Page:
Moves by several European countries to tighten laws against computer hacking worry security professionals who often use the same tools as hackers but for legitimate purposes.
The U.K. and Germany are among the countries that are considering revisions to their computer crime laws in line with the 2001 Convention on Cybercrime, a Europe-wide treaty, and with a similar European Union measure passed in early 2005.
But security professionals are scrutinizing those revisions out of concern for how prosecutors and judges could apply the laws. Security professionals are especially concerned about cases where the revisions apply to programs that could be used for bad or good. Companies often use hacking programs to test the mettle of their own systems.
“One useful utility in the wrong hands is a potentially malicious hacking tool,” said Graham Cluley, senior technology consultant at Sophos PLC in Abingdon, England.
In the U.K., legislators are debating amendments to the Computer Misuse Act (CMA) of 1990. The proposed revisions would make it illegal to create or supply a tool to someone who intends to use it for unauthorized computer access or modification.
Likewise, the proposed changes to German law would also criminalize making and distributing hacking tools. The German government said the changes will bring it into compliance with the 2001 Convention on Cybercrime.
Several German security companies are planning to lobby against the law, as they fear it could hamper those who test security systems, said Alexander Kornbrust, founder and chief executive officer of Red-Database-Security GmbH in Neunkirchen, Germany. For example, tools to check the strength of passwords, often freely distributed, could also be used by malicious hackers, he said.
“The security community is very unhappy with this approach,” Kornbrust said. “The concern is that the usage and possession of so called hacker tools will become illegal.”
The U.K. and Germany are trying to align their laws with Article 6 of the Convention, which bans the creation of computer programs for the purpose of committing cybercrime.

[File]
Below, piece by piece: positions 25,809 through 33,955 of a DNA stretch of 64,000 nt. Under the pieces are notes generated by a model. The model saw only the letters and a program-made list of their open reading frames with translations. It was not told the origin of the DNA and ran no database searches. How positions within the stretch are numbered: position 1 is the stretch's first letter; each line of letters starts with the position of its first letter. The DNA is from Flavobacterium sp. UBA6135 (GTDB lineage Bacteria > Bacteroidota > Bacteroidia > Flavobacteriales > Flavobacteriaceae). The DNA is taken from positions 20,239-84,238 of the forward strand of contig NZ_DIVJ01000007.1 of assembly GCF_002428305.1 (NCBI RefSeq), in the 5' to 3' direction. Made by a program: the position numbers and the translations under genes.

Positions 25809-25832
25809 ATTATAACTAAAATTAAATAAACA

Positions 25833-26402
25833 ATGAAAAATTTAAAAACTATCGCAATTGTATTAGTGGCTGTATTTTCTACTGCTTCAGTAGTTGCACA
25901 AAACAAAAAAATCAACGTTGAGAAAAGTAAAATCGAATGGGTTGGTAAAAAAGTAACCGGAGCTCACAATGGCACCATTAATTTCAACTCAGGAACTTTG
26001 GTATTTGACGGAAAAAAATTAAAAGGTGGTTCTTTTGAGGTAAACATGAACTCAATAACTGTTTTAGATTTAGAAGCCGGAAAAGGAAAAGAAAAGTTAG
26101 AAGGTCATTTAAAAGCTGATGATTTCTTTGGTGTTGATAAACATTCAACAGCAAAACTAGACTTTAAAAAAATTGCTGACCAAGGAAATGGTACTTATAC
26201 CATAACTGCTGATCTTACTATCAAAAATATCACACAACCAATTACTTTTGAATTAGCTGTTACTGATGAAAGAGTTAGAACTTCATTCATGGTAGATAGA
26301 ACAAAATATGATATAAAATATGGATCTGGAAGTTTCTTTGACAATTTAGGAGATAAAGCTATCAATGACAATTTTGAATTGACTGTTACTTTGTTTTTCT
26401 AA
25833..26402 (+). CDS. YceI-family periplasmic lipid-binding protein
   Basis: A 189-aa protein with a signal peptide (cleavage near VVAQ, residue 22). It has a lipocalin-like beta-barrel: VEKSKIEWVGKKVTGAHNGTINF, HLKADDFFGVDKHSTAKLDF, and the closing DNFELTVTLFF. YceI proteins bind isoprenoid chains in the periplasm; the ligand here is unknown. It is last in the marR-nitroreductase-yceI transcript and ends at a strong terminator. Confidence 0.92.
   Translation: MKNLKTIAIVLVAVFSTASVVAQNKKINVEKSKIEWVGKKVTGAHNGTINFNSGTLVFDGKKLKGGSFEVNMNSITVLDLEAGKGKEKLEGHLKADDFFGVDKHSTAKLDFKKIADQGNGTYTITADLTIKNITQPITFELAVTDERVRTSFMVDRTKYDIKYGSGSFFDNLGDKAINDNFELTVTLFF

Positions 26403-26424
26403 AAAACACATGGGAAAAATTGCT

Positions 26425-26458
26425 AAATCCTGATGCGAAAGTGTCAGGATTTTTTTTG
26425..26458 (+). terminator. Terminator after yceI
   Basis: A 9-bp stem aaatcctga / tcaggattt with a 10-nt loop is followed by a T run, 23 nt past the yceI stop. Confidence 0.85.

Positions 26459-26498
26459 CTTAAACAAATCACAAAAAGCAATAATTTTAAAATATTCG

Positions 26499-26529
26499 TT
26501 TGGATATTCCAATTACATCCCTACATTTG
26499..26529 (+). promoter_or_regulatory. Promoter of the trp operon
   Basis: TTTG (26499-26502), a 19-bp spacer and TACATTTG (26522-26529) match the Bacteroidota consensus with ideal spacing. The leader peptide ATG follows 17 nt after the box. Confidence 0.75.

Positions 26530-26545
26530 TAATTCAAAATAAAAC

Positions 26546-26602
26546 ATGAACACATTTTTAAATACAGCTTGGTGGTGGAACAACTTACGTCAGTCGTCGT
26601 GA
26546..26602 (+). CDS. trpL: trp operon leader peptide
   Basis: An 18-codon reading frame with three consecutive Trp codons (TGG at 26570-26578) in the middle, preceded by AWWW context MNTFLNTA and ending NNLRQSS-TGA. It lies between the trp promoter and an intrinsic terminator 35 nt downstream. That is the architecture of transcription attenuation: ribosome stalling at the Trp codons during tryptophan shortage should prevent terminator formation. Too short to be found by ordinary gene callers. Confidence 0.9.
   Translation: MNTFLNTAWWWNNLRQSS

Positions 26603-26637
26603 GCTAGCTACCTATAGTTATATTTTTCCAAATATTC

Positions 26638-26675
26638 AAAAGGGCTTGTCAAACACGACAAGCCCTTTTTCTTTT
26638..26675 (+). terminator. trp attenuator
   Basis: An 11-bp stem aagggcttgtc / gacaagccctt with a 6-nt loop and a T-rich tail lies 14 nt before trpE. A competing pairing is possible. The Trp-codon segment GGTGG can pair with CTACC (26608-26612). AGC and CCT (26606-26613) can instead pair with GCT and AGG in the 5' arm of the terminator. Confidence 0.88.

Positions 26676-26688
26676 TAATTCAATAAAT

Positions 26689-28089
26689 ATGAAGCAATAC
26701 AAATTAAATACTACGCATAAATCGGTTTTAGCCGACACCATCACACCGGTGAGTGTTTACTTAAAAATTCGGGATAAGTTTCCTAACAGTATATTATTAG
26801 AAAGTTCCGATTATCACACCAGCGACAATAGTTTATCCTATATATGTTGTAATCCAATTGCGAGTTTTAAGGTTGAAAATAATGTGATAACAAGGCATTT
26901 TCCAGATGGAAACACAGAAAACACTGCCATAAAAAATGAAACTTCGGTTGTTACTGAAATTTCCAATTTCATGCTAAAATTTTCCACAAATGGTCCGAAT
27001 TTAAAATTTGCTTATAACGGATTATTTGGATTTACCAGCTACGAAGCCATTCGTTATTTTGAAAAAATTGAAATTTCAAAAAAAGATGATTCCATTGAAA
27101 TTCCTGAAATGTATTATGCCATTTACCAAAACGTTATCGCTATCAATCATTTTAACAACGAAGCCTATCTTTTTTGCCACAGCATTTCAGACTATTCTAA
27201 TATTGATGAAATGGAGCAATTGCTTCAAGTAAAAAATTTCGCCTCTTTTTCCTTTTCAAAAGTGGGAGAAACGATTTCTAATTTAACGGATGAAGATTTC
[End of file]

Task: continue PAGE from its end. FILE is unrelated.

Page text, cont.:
So far, 43 countries have signed the Convention, which indicates their willingness to revise their laws to comply. Fifteen have ratified the Convention. After a country changes its laws, it can ratify the convention and put it into force.
The Convention does not mandate a deadline for when countries must comply, and the process of changing laws can be lengthy depending on the country, said Margaret Killerby, head of the European Committee on Crime Problems, which tracks implementation of the Convention.
But the goal is for Europe — and other countries, such as the U.S., which also said it will implement the Convention soon — to mount a consistent defense against computer criminals given the transnational nature of computer crime, Killerby said.
A key point of the Convention requires countries to have a law enforcement contact available at all times to assist foreign authorities in obtaining electronic evidence, which can disappear quickly without quick moves by law enforcement.
“What we want to have is an institution to allow states to cooperate with each other as rapidly as possible,” she said.
Those requirements are devoid of controversy. Individual countries can draft their own customized legislation to comply with the Convention, which can be used as a checklist, Killerby said. The Council has provided assistance to countries in central and eastern Europe in creating computer crime laws where none were on the books, Killerby said.
Countries with existing laws will have find a medium that satisfies their own legal requirements and the Convention. In the U.K., the House of Lords is scheduled next month to debate changes in the part of the CMA concerning creation and distribution of hacking tools.
The proposed revision to the CMA says a person is guilty of an offense if he makes or supplies something intending it to be used to commit an offense or “believing that it is likely to be so used.”
But officials are confident that the wording can be smoothed. The controversy could be dampened merely by changing “likely” to “primarily” which could “make sure we don’t catch the legitimate penetration testers,” said Merlin Erroll, a Lord who sits on the All Party Parliamentary Internet Group (APIG), during a recent presentation in London.